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Code Pink Protest Armed Services Hearing

From a joyous Washington Post:

Photo 

Anti-Iraq war protester from Code Pink (C) raises her arms during U.S. Secretary of Defense Robert Gates’ (R) and Chairman of the Joint Chiefs Gen. Peter Pace’s (L) testimony before the House Armed Services Committee about the Pentagon’s FY 2008 National Defense Budget on Capitol Hill in Washington , February 7, 2007.

At Iraq Hearing, Protest Shushed But Not Halted

Thursday, February 8, 2007; Page A19

Pink-clad war protesters applauded, chimed in repeatedly and stood for hours in the back row holding up peace signs — but were only mildly chastised yesterday by House Armed Services Committee Chairman Ike Skelton (D-Mo.) at a hearing with Defense Secretary Robert M. Gates.

Before Democrats took charge of Congress, such protesters were usually quickly hustled out of hearing rooms by Capitol police. But yesterday they served almost as a Greek chorus. “This was definitely exceptional,” said Toby Blome of San Francisco, wearing a pink hat to represent her group, Code Pink: Women for Peace.

The tone was set early on when Skelton politely asked two standing protesters to “please be seated so the people behind you can see.” One of them responded that she was a constituent and then complied. “Thank you very much,” Skelton said.

The half-dozen demonstrators then moved to the back row and continued standing, and speaking out.

“Americans want a peace plan! Stop the fighting,” one said, interrupting Gates.

Skelton tapped his wooden gavel. “I formally request that those in the audience causing any disruption cease and never . . . resume it,” he said. But the warning went unheeded. At least five more times, seeming to realize they were safe from the hovering police, the protesters called out: “It’s the truth, sir!” they said about soldiers with combat stress. “You could try a cease-fire,” they commented on the Baghdad plan.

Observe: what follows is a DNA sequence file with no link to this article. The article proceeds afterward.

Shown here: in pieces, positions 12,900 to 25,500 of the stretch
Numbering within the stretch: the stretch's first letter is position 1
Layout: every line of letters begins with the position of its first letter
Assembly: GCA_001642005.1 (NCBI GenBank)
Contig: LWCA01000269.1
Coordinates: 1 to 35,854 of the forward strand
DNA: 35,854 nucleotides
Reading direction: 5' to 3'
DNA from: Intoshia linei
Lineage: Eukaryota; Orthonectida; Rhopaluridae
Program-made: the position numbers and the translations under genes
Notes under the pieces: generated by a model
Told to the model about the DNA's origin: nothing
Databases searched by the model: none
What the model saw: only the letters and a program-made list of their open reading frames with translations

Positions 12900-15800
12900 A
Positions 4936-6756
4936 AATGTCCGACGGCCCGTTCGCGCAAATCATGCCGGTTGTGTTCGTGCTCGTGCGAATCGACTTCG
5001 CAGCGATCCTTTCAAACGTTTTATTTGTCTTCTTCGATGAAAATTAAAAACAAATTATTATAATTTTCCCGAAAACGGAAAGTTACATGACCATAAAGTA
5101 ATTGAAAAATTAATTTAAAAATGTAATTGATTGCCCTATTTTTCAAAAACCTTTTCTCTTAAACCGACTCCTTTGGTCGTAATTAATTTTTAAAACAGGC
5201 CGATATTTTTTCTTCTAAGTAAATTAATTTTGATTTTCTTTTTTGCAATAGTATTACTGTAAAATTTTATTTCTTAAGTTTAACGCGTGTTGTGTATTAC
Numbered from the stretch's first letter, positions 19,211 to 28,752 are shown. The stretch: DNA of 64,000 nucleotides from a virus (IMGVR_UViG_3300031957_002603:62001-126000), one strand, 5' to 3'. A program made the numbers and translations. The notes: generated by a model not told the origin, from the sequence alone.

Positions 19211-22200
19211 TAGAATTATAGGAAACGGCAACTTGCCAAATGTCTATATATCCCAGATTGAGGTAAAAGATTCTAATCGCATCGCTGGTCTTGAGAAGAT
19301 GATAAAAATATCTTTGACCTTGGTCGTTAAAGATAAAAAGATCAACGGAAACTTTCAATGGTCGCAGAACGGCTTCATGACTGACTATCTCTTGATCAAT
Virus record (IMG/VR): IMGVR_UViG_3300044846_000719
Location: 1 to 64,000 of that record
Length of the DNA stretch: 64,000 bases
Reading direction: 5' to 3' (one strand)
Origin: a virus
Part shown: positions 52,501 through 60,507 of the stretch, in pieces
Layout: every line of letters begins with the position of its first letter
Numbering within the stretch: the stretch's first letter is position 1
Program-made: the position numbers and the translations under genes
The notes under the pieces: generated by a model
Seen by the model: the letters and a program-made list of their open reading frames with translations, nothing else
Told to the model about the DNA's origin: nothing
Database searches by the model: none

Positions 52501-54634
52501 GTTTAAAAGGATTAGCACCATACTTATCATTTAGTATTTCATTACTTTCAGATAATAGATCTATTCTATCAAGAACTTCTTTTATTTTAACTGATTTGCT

When Skelton scolded Gates and other officials for not knowing how much it cost per person to train Iraqi or U.S. soldiers, the protesters clapped. “No disturbance!” he said, tapping his gavel.

As Skelton left the hearing room, Medea Benjamin, a Code Pink founder, came up and shook his hand. “Thank you!” she said.

Asked about his tolerance for the protesters, Skelton’s spokeswoman, Lara Battles, said: “It’s a public hearing, and members of the public are allowed to exercise their First Amendment rights as long as they don’t disrupt the hearing. People appeared to be complying.”

This is like a scene from the French Revolution. All that is missing is the Code Pink harradans cackling “le guillotine! Le guillotine!”

Surely this is how the vital issues of the day should be discussed by our representatives, with professional America-haters chanting in their ears.

Yet another great gift from the Democrats winning control of Congress back in November.

This article was posted by Steve on Thursday, February 8th, 2007. Comments are currently closed.

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